There's a Book For That: Fifty
This week, the number “fifty” has become conspicuous in a rich array of titles beginning with a debut novel that’s being lauded by readers and reviewers alike, Fifty Words for Rain. And we have at least fifty reasons why books are your best bet to get you through 2020!
FIFTY WORDS FOR RAIN: A NOVEL by Asha Lemmie
A Good Morning America Book Club Pick!
From debut author Asha Lemmie, a sweeping, heartrending coming-of-age novel about a young woman’s quest for acceptance in post-World War II Japan. Spanning decades and continents, Fifty Words for Rain is a dazzling epic about the ties that bind, the ties that give you strength, and what it means to try to break free.
A FIFTY-YEAR SILENCE: LOVE, WAR, AND A RUINED HOUSE IN FRANCE by Miranda Richmond Mouillot
A Fifty-Year Silence is the deeply involving account of Miranda Richmond Mouillot’s journey to find out what happened between her grandmother, a physician, and her grandfather, an interpreter at the Nuremberg Trials, who refused to utter his wife’s name aloud after she left him. With warmth, humor, and rich, evocative details that bring her grandparents’ outsize characters and their daily struggles vividly to life, A Fifty-Year Silence is a heartbreaking, uplifting love story spanning two continents and three generations.
FIFTY THINGS THAT AREN’T MY FAULT: ESSAYS FROM THE GROWN-UP YEARS by Cathy Guisewite
From the creator of the iconic Cathy comic strip comes her first collection of funny, wise, poignant, and incredibly honest essays about being a woman in what she lovingly calls “the panini generation.” Heartfelt and humane and always cathartic, Fifty Things That Aren’t My Fault is ideal reading for mothers, daughters, and anyone who is caught somewhere in between.
FEAR OF FIFTY: A MIDLIFE MEMOIR by Erica Jong
In Fear of Fifty, a New York Times bestseller when first published in 1994, Erica Jong looks to the second half of her life and “goes right to the jugular of the women who lived wildly and vicariously through Fear of Flying” (Publishers Weekly), delivering highly entertaining stories and provocative insights on sex, marriage, aging, feminism, and motherhood.
FIFTY DAYS OF SOLITUDE by Doris Grumbach
Faced with a rare opportunity to experiment with solitude, Doris Grumbach decided to live in her coastal Maine home without speaking to anyone for fifty days. The result is a beautiful meditation about what it means to write, to be alone, and to come to terms with mortality.
FIFTY INVENTIONS THAT SHAPED THE MODERN ECONOMY by Tim Harford
Fifty Inventions That Shaped the Modern Economy paints an epic picture of change in an intimate way by telling the stories of the tools, people, and ideas that had far-reaching consequences for all of us. From the plough to artificial intelligence, from Gillette’s disposable razor to IKEA’s Billy bookcase, bestselling author and Financial Times columnist Tim Harford recounts each invention’s own curious, surprising, and memorable story.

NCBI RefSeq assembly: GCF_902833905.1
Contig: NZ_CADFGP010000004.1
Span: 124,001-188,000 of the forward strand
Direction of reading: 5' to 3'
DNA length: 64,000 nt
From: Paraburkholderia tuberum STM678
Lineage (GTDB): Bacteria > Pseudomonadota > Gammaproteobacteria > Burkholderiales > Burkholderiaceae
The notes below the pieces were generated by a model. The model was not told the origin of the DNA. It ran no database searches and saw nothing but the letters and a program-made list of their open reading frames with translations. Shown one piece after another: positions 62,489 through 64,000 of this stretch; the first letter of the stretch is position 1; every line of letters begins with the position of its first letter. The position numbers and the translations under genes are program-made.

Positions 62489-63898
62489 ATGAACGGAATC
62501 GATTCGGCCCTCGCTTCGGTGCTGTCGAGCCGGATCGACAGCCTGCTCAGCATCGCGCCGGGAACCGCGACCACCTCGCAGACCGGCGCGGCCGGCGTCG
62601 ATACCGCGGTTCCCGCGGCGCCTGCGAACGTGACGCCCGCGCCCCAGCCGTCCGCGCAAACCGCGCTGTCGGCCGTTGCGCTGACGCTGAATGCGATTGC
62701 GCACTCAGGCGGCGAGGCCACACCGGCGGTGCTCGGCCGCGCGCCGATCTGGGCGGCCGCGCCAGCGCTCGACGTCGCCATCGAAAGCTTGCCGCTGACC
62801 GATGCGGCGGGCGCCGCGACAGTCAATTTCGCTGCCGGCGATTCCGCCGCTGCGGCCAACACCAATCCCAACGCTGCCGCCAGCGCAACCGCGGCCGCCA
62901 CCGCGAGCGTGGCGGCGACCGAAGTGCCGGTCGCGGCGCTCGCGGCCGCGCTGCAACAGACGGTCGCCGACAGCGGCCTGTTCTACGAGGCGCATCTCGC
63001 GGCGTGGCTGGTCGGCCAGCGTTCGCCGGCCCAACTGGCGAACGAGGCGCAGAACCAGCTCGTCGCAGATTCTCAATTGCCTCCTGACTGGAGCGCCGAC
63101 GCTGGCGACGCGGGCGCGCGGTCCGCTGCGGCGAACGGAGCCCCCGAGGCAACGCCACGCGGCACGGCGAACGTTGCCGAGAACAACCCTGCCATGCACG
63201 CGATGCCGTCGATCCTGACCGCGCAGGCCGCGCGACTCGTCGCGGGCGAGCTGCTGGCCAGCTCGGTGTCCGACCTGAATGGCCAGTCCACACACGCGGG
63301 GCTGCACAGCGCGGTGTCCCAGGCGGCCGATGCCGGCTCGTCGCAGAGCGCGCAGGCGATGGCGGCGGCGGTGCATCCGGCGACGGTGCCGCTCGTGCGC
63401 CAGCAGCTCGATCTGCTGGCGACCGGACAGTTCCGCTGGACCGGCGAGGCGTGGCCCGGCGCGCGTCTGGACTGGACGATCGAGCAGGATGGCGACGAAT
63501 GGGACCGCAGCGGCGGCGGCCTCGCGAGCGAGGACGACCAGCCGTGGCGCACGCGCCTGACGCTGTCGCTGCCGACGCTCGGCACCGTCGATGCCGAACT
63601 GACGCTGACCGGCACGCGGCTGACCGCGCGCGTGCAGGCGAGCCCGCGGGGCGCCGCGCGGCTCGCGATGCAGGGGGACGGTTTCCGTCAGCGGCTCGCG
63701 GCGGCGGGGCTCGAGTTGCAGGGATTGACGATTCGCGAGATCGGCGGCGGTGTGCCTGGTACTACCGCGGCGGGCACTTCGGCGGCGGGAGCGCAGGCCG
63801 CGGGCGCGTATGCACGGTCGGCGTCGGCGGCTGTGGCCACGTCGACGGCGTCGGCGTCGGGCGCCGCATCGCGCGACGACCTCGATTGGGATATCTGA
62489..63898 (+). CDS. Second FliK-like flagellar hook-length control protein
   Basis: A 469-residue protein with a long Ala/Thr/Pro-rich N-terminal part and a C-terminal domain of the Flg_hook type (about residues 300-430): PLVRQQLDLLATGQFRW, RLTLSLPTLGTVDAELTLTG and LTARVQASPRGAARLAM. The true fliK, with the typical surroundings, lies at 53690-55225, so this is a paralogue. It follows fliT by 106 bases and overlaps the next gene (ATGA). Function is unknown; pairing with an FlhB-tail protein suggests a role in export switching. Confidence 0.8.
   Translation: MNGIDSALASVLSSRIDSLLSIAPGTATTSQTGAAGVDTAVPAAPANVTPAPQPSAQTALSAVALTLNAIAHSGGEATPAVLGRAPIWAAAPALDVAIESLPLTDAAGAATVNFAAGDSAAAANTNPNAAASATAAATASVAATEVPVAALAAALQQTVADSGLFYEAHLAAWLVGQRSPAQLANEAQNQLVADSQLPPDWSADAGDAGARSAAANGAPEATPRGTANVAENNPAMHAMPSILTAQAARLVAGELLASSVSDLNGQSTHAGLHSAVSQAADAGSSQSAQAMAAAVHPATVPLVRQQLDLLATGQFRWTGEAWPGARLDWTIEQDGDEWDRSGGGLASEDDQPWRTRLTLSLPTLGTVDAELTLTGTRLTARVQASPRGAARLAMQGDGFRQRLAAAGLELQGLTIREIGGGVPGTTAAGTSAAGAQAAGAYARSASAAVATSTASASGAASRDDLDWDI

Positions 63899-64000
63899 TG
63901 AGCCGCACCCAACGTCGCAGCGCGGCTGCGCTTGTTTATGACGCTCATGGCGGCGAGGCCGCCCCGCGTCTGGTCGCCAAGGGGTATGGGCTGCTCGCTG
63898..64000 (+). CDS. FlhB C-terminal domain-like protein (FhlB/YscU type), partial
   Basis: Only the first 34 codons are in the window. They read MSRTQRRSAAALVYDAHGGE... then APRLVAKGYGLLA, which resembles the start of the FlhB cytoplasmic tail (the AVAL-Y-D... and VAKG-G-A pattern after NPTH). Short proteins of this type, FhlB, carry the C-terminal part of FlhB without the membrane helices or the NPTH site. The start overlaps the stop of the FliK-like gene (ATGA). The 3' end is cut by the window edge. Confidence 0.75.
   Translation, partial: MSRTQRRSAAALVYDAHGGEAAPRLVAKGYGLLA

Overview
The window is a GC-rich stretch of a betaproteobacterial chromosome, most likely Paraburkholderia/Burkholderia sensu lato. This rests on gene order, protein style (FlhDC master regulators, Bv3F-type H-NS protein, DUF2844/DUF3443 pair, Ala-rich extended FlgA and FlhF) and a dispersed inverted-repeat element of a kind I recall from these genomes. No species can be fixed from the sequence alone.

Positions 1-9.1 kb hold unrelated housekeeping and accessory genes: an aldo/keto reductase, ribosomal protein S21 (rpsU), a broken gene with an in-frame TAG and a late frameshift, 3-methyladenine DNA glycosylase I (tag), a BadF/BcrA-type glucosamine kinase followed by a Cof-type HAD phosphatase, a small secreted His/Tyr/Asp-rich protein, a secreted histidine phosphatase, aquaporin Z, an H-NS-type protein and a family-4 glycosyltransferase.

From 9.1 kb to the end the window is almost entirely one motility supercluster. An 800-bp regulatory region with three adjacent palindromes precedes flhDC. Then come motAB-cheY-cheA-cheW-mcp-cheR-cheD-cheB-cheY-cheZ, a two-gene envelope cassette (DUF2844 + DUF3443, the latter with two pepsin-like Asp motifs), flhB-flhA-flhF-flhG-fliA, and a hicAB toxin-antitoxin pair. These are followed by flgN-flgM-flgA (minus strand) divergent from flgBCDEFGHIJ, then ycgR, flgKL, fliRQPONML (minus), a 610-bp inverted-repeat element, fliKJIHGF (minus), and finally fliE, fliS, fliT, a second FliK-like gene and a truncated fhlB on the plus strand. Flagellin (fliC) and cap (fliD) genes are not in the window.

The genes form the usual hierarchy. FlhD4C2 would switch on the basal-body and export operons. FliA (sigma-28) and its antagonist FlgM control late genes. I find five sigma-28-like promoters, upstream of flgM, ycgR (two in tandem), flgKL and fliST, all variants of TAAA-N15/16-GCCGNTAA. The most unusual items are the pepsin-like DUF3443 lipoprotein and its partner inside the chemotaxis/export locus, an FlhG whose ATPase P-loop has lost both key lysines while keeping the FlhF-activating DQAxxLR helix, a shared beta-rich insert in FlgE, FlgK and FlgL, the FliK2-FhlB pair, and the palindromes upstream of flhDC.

When literature student Anastasia Steele goes to interview young entrepreneur Christian Grey, she encounters a man who is beautiful, brilliant, and intimidating. The unworldly, innocent Ana is startled to realize she wants this man and, despite his enigmatic reserve, finds she is desperate to get close to him. Unable to resist Ana’s quiet beauty, wit, and independent spirit, Grey admits he wants her, too—but on his own terms.
PARIS IN THE FIFTIES by Stanley Karnow
In July 1947, fresh out of college and long before he would win the Pulitzer Prize and become known as one of America’s finest historians, Stanley Karnow boarded a freighter bound for France, planning to stay for the summer. He stayed for ten years, first as a student and later as a correspondent for Time magazine. By the time he left, Karnow knew Paris so intimately that his French colleagues dubbed him “le plus parisien des Américains”—the most Parisian American. A veteran reporter and historian, Karnow’s Paris in the Fifties is a vivid and delightful history of a charmed decade in the greatest city in the world.
THE FIFTIES by David Halberstam
The Fifties is a sweeping social, political, economic, and cultural history of the ten years that Halberstam regards as seminal in determining what our nation is today. Halberstam offers portraits of not only the titans of the age: Eisenhower Dulles, Oppenheimer, MacArthur, Hoover, and Nixon, but also of Harley Earl, who put fins on cars; Dick and Mac McDonald and Ray Kroc, who mass-produced the American hamburger; Kemmons Wilson, who placed his Holiday Inns along the nation’s roadsides; U-2 pilot Gary Francis Powers; Grace Metalious, who wrote Peyton Place; and “Goody” Pincus, who led the team that invented the Pill.
FIFTY GREAT SHORT STORIES edited by Milton Crane
50 Great Short Stories is a comprehensive selection from the world’s finest short fiction edited by Milton Crane. The authors represented range from Hawthorne, Maupassant, and Poe, through Henry James, Conrad, Aldous Huxley, and James Joyce, to Hemingway, Katherine Anne Porter, Faulkner, E.B. White, Saroyan, and O’Connor.
For more on these titles visit Fifty
There’s a Book for That! is brought to you by Penguin Random House’s Sales department. Please follow our Tumblr by clicking here—and share this link with your accounts: theresabookforthat.tumblr.com. Thank you!
Did you see something on the news or read about something on your commute? Perhaps you noticed something trending on Twitter? Did you think: “There’s a book for that!”? Then please, send it our way at email@example.com